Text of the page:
George Galloway has said his surprise victory in the Bradford West by-election showed the "alienation" of voters from the main political parties.
The Respect Party politician said his win also reflected concerns about jobs and the economy - and was not just based on the support of Muslim voters.
Labour's Ed Miliband said the loss of the seat was "incredibly disappointing"
He said "local factors" were partly to blame but pledged to "learn lessons" from the defeat.
But the BBC's chief political correspondent Norman Smith said the poll, coming at the end of a difficult week for the coalition government, should have been a "stroll in the park" and that there were questions whether the Labour leadership could connect with its core supporters.
Mr Galloway, expelled by Labour in 2003, won the by-election by 10,140 votes, in the process of overturning a Labour majority of more than 5,000 at the 2010 general election.
He told the BBC that his win represented a "peaceful democratic uprising" against the established political parties and their leaders.
"It was a bit of tidal wave and it was one waiting to break all over the country," he told Radio 4's World At One.
"There are very large numbers of people completely disenchanted and alienated from the political process and from the mainstream political parties...There is no difference between the Tories, the Lib Dems and New Labour, or at least not a sufficient difference for anyone to notice or care."
He said he had focused his campaign on tackling Bradford's economic problems, suggesting the city had "gone backwards" during Labour's years in government.
"There is a great deal of concern about mass unemployment, poverty, poor educational statistics, poor health and a general sense of abandonment in post-industrial cities like Bradford," he said.
Other parties have suggested Mr Galloway depended on support from Asian voters in the city, with many Muslim voters attracted to his opposition to the war in Iraq and his call for troops to withdraw from Afghanistan immediately.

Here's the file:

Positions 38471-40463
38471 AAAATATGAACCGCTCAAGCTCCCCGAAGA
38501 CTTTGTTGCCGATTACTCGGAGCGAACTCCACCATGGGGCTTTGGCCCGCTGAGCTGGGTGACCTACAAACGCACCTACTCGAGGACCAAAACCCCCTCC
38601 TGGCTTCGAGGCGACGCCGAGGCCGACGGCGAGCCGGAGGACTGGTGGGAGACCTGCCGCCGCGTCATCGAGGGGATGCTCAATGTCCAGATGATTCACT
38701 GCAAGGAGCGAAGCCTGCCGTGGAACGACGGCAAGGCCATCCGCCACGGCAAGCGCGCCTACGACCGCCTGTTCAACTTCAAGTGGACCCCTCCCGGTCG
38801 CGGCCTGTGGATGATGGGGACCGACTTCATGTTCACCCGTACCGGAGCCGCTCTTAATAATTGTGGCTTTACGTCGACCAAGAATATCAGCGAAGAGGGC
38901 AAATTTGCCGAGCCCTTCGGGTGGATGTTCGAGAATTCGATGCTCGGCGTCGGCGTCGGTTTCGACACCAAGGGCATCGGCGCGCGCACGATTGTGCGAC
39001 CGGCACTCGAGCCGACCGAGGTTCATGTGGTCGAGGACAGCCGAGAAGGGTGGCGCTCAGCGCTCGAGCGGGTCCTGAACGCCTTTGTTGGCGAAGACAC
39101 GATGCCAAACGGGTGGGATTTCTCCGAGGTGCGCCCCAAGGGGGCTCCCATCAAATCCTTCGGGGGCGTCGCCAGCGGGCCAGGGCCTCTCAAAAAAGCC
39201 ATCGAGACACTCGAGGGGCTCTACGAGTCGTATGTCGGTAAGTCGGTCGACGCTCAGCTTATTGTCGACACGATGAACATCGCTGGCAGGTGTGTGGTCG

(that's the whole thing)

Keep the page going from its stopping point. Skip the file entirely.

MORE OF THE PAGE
Turnout in the by-election was just over 50%, compared with 64.9% in the general election.
Lib Dem MP David Ward, who represents neighbouring Bradford East, has claimed white voters in the constituency "washed their hands" of the campaign.
He told the BBC the by-election came down to a "straight fight" between Mr Galloway and his Labour opponent for votes in inner-city areas, which have a larger Asian population.
But Mr Galloway said the 50% turnout in the ballot "belied that".
"We won in virtually every area," he said. "We got support from all kinds of people."
He rejected claims that he had focused his message on just one section of the community.
"It was Labour who put up an Asian candidate who campaigned that he was a Pakistani Muslim," he said. "I don't think that is a charge that can be laid at us."
Mr Galloway said Respect, which was formed in 2004 in opposition to the Iraq war, would be campaigning vigorously during the upcoming council and mayoral elections and suggested it was "the start of something big" for the party.
Labour, whose share of the vote fell by more than 20% as it was pushed into second place, have said the result was totally unexpected.
Opposition leader Ed Miliband said it was "incredibly disappointing" and he would be visiting the constituency in the next couple of weeks.
"Clearly there were local factors, but I also say only four out of 10 people voted for the three mainstream political parties," he said.
"We've got to understand the reasons why that happened in Bradford."
He added: "We need to be engaged and rooted in every community of this country. We need to show to people that our politics, that Labour politics, can make a difference to people's lives."
The party's deputy leader Harriet Harman said the result did not reflect a lack of confidence in Mr Miliband's leadership as the party had performed strongly in other by-elections and council elections over the past year.
The Conservatives, who came third in the by-election with 2,746 votes, also saw their vote fall by more than 20%.
The party's co-chair, Baroness Warsi, said governments tended not to win by-elections and the result was more damaging for Labour.
"If Labour can't win one of their safe seats in these tough economic times and in a tough week for the government, how can they win anywhere?
"Not in half a century has an Opposition come back from such an appalling result to win a majority at the next general election.
"This tells you everything you need to know about Ed Miliband's weak leadership."
The Lib Dems came fourth and lost their deposit.
Thursday by-election was triggered by the resignation of former Labour MP Marsha Singh, who resigned on health grounds.
Labour had held the West Yorkshire seat since 1974, except for a brief period in the 1980s when the sitting MP defected to the SDP.